The moslem major in Texas practically telegraphed his intentions to the military authorities, but they just turned away.

    The Boston bombers tripped several alarm wires, and the various supposed watchdog agencies were warned specifically by others about them, but it was all another surprise.

    This last lunatic, the ship yard shooter, had been displaying all sorts of mental and behavioral problems for years, but nothing was done, even when he asked for help from the VA.

    Even if all this intrusion and monitoring could be shown to be completely justified, what good has it done to allow these incompetent boobs to gather all this info?

    They can’t find the men’s room down the hall with sat nav.

    Close it down and fire every single one of them—how worse off could we be?

  • newrouter

    it is saturday evening here in america and the fed gov’t is shut down has anyone noticed?

  • Laird

    I think what we’re seeing is an unmistakable demonstration that in national politics (in both the US and the UK) it isn’t so much “our party versus theirs” but rather the political class versus the citizenry. When the Snowden revelations started coming out the immediate (and still the dominant) reaction of the Powers That Be was to circle the wagons and defend their collective turf. What most people had never noticed before is now becoming clear to all: national politicians view the general citizenry not as constituents but as tools at best, enemies at worst. Anything which threatens their collective power must be fought by any means necessary and at all costs. Once the common foe (namely, us) has been defeated they can go back to the game of squabbling over the allocation of power between/among the political parties, but until then they’re up on the barricades fighting side by side. And they’re fighting us.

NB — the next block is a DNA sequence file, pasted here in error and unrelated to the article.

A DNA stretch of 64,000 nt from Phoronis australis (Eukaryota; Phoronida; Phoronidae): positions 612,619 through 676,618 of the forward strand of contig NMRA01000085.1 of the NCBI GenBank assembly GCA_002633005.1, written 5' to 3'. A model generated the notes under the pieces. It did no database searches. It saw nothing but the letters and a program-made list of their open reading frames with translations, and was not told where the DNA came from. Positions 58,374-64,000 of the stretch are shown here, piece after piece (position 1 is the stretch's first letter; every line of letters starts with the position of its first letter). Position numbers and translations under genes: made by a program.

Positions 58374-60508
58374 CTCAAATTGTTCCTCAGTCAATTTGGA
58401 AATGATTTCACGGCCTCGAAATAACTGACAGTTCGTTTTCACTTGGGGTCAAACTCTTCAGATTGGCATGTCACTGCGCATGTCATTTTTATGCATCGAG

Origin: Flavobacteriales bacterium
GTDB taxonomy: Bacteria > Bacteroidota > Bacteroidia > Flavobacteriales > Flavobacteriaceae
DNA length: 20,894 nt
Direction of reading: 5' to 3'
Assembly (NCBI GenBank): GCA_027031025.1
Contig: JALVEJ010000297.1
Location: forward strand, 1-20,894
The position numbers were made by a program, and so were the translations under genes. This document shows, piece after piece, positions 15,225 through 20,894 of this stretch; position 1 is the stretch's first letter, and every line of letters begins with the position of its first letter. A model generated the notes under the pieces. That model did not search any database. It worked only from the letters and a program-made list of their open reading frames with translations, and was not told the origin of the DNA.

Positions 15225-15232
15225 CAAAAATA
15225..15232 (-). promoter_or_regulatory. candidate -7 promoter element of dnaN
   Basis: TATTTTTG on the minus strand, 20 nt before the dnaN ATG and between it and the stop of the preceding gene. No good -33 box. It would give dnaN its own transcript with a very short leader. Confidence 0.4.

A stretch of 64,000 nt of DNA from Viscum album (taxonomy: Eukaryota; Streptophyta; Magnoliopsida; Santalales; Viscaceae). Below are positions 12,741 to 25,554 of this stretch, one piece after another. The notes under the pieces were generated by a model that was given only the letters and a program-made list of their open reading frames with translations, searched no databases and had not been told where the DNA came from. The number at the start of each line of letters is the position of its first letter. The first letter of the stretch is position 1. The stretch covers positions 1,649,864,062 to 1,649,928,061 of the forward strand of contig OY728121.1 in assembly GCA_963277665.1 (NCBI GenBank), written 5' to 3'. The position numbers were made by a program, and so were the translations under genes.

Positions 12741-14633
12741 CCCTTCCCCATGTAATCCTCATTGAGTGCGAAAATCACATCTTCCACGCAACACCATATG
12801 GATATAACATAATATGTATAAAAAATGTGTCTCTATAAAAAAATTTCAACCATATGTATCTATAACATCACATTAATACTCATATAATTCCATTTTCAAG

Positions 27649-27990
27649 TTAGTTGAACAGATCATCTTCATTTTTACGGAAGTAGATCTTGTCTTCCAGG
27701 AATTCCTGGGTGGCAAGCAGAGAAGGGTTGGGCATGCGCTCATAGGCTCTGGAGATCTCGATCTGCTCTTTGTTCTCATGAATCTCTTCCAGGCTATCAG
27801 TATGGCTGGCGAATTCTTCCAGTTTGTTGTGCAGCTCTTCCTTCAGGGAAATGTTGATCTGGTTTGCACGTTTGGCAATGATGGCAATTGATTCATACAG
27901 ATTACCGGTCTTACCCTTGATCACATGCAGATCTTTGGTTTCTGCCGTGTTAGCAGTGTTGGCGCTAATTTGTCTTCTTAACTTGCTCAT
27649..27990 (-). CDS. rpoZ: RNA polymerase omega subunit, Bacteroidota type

Newrouter, my understanding is that the government won’t shut down until October 1. (By my calendar that’s 10 days away still.) One can only hope. . . .

  • RickC


    I believe Mark Steyn was correct and the incompetence stems from their brains being on PC. Maybe though, we’re working from the wrong premise. Maybe it’s not incompetence at all because the real aim of the surveillance state has little to nothing to do with security from outside threats, but from the people the progressives seem to fear/loathe more . . . us. Just a thought.


  • George Atkisson

    Both Laird and Rick C. are honing in on the truth. Terrorism is not a threat to the Ruling Class. The loss of several thousand lives to terrorist attacks would only justify more surveillance and control. The Tea Party movement, gun owners, and conservative PAC’s here in the U.S. ARE a threat to their power and so the state is primarily focused on identifying, repressing, and silencing these groups. The IRS and DOJ are just the most obvious of these efforts.

  • Regional

    When you’re a dictator you’d hope your goons were competent but as proven time and time again the goons are incompetent through their pinko mindset.

  • Pardone

    “Pinko mindset?”

    Some of the biggest apologists for the NSA, which allows foreign countries to access US citizens data, with the feeble condition of “please don’t abuse it” are Conservatives.